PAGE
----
Photo: Library and Archives Canada/Flickr

This week, we’re sharing stories by Sam Knight, Rick Perlstein, Ijeoma Oluo, Keziah Weir, and George Saunders.

Sign up to receive this list free every Friday in your inbox.

* * *

1. Operation London Bridge: The Secret Plan for the Days After the Queen’s Death

Sam Knight | The Guardian | Mar 16, 2017 | 32 minutes (8,200 words)

There’s plenty the British don’t speak of. But the death of the 90-year-old Queen might be one of the least spoken about—and best planned for—inevitabilities faced by an entire nation. Sam Knight delivers a minute-by-minute account of what could happen when Elizabeth II, who has outlasted twelve U.S. presidents, dies within the walls of Buckingham Palace. Code word: “London Bridge is down.”

2. Outsmarted

Rick Perlstein | The Baffler | Mar 6, 2017 | 20 minutes (5,168 words)

A fantastic essay by Rick Perlstein, on the cult of “smart” in America and how it distorted the ideals of our democracy. “Even as we moderns spend enormous amounts of our conscious energy making evaluations about who is sophisticated and who is simple, who is well-bred and who is arriviste, and who is smart and who is dumb, these are entirely irrelevant to the only question that ends up mattering: who is decent and who is cruel.”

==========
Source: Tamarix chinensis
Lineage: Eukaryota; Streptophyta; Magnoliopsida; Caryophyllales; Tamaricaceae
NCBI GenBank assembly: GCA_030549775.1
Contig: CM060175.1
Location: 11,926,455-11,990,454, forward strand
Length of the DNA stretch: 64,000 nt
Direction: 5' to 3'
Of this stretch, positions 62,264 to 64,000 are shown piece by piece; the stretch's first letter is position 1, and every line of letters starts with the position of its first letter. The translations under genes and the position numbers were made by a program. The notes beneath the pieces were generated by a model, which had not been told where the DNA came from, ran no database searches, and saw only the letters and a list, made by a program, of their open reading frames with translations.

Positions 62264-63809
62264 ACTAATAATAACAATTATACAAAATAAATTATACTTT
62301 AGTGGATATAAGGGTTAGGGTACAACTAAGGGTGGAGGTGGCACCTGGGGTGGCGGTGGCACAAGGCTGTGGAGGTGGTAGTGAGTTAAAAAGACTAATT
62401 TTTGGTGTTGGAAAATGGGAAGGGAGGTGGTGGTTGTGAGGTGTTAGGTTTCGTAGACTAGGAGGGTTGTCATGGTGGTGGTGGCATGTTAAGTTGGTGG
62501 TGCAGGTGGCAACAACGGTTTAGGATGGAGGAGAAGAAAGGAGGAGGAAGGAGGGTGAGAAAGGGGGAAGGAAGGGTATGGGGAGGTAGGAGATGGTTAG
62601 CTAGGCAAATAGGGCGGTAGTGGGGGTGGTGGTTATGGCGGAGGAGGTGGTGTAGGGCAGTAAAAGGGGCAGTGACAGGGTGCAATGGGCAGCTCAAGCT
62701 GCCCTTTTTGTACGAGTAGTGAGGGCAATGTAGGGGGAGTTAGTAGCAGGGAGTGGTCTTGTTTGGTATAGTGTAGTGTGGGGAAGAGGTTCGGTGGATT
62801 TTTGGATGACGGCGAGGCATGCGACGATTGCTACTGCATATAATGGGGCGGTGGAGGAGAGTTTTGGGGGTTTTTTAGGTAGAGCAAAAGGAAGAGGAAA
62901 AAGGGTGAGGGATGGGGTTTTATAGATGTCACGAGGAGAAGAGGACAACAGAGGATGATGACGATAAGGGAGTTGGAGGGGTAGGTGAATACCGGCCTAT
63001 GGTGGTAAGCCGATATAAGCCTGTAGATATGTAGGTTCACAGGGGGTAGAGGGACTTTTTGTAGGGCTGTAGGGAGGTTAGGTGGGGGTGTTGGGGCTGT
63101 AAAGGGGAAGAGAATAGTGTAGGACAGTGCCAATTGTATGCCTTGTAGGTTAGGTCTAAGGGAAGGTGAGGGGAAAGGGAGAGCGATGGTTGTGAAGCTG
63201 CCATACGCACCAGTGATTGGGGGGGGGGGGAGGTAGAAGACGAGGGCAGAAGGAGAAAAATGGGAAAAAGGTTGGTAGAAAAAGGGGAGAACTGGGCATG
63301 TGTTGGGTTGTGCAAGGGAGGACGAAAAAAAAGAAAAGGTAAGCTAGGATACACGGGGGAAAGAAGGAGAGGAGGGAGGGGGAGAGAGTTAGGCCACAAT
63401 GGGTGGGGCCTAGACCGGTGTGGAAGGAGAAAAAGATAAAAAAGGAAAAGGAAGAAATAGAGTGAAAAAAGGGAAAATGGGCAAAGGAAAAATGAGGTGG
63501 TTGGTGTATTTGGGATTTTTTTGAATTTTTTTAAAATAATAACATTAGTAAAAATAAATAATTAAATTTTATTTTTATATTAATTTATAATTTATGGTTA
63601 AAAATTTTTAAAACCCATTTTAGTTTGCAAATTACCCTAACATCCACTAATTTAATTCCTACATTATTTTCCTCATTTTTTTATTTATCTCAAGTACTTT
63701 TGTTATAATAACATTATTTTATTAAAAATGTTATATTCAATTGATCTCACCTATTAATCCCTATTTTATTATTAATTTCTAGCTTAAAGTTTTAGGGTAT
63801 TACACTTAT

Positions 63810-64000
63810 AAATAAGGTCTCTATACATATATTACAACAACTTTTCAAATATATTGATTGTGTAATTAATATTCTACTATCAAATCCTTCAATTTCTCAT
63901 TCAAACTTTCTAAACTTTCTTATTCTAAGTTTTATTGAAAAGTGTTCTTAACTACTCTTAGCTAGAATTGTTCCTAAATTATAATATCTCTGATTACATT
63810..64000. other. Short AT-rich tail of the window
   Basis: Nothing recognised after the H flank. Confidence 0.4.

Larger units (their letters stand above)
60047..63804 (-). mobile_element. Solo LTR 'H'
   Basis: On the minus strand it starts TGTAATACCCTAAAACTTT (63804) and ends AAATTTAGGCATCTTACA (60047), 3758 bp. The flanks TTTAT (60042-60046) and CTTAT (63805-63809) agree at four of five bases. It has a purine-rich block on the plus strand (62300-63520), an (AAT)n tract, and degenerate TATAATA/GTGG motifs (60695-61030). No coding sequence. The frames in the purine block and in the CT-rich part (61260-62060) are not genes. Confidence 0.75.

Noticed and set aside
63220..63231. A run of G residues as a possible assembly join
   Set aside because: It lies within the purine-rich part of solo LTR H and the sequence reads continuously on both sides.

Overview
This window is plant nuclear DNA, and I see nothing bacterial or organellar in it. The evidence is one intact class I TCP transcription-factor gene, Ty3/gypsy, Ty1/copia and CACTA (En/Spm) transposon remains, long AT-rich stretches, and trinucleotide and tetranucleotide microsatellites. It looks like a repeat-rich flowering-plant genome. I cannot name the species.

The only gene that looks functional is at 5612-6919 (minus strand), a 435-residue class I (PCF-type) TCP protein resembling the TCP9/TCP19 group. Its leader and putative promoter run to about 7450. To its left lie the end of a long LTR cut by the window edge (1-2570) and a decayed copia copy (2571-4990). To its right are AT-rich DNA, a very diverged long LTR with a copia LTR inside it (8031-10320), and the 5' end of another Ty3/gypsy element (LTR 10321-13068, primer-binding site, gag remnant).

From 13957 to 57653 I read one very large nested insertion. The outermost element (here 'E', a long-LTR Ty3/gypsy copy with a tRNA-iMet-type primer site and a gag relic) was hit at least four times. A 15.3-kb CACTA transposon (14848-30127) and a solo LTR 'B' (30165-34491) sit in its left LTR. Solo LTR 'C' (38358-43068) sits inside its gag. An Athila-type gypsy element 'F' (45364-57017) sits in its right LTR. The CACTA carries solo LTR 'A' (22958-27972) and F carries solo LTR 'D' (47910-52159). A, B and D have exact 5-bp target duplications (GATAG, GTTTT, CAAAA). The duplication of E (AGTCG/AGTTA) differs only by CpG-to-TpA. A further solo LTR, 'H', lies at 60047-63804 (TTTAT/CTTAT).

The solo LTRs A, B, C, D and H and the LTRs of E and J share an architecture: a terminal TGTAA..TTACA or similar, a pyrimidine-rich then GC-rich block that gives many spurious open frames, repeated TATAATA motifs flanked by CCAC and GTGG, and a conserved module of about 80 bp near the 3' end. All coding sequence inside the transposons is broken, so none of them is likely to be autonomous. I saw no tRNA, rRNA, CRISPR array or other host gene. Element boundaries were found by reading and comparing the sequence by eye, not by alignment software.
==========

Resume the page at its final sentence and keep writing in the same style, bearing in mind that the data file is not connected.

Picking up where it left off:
3. Welcome To The Anti-Racism Movement — Here’s What You’ve Missed

Ijeoma Oluo | The Establishment | Mar 16, 2017 | 9 minutes (2,419 words)

Writer Ijeoma Oluo schools well-meaning white people — who are late to the party — in the hard, thankless work of relinquishing their unearned privilege and fighting racism.

4. The Philosopher Queen: Rebecca Solnit

Keziah Weir | Elle | Mar 2, 2017 | 15 minutes (3,791 words)

A profile of Rebecca Solnit, prolific feminist author and climate change activist. Writer Keziah Weir takes a look at how ground-breaking and crystalizing Solnit’s writing about patriarchy has been, and appreciates the influence it’s had on her and many other women.

5. George Saunders: What Writers Really Do When They Write

George Saunders | The Guardian | Mar 4, 2017 | 13 minutes (3,368 words)

George Saunders reflects on his writing process, suggesting that the magical, romantic notion where fully formed art leaps from the author’s brain on to the page does the writer, the reader, and the work a disservice. In reality, it takes “hundreds of drafts” and “thousands of incremental adjustments” to form a story into a “hopeful thing.”